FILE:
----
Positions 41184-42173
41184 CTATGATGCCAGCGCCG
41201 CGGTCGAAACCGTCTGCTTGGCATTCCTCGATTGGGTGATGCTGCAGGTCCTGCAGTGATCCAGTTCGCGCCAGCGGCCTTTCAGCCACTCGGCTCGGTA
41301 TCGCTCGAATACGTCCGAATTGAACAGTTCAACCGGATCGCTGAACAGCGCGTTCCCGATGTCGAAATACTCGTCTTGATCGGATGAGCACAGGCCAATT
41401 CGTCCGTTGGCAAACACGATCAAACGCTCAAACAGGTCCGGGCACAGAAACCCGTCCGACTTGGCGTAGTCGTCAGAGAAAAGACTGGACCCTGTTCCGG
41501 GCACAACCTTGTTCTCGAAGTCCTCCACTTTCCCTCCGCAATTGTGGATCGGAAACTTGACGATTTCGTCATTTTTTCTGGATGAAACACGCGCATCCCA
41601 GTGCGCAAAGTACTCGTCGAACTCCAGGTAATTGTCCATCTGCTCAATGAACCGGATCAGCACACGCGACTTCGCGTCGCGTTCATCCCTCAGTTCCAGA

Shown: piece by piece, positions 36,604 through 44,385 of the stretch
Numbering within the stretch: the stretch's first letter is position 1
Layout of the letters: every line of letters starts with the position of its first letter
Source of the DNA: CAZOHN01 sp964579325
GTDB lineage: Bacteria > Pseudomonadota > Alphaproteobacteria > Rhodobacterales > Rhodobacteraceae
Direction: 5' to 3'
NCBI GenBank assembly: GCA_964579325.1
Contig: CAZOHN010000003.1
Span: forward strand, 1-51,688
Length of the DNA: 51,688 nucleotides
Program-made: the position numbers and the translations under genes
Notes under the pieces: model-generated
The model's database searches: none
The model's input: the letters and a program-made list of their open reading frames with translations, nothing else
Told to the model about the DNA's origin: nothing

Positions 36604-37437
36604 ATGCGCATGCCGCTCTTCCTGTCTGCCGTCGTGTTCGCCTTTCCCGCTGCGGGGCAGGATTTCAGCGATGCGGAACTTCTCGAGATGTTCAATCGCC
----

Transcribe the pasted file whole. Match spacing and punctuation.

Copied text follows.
Positions 41184-42173
41184 CTATGATGCCAGCGCCG
41201 CGGTCGAAACCGTCTGCTTGGCATTCCTCGATTGGGTGATGCTGCAGGTCCTGCAGTGATCCAGTTCGCGCCAGCGGCCTTTCAGCCACTCGGCTCGGTA
41301 TCGCTCGAATACGTCCGAATTGAACAGTTCAACCGGATCGCTGAACAGCGCGTTCCCGATGTCGAAATACTCGTCTTGATCGGATGAGCACAGGCCAATT
41401 CGTCCGTTGGCAAACACGATCAAACGCTCAAACAGGTCCGGGCACAGAAACCCGTCCGACTTGGCGTAGTCGTCAGAGAAAAGACTGGACCCTGTTCCGG
41501 GCACAACCTTGTTCTCGAAGTCCTCCACTTTCCCTCCGCAATTGTGGATCGGAAACTTGACGATTTCGTCATTTTTTCTGGATGAAACACGCGCATCCCA
41601 GTGCGCAAAGTACTCGTCGAACTCCAGGTAATTGTCCATCTGCTCAATGAACCGGATCAGCACACGCGACTTCGCGTCGCGTTCATCCCTCAGTTCCAGA

Shown: piece by piece, positions 36,604 through 44,385 of the stretch
Numbering within the stretch: the stretch's first letter is position 1
Layout of the letters: every line of letters starts with the position of its first letter
Source of the DNA: CAZOHN01 sp964579325
GTDB lineage: Bacteria > Pseudomonadota > Alphaproteobacteria > Rhodobacterales > Rhodobacteraceae
Direction: 5' to 3'
NCBI GenBank assembly: GCA_964579325.1
Contig: CAZOHN010000003.1
Span: forward strand, 1-51,688
Length of the DNA: 51,688 nucleotides
Program-made: the position numbers and the translations under genes
Notes under the pieces: model-generated
The model's database searches: none
The model's input: the letters and a program-made list of their open reading frames with translations, nothing else
Told to the model about the DNA's origin: nothing

Positions 36604-37437
36604 ATGCGCATGCCGCTCTTCCTGTCTGCCGTCGTGTTCGCCTTTCCCGCTGCGGGGCAGGATTTCAGCGATGCGGAACTTCTCGAGATGTTCAATCGCC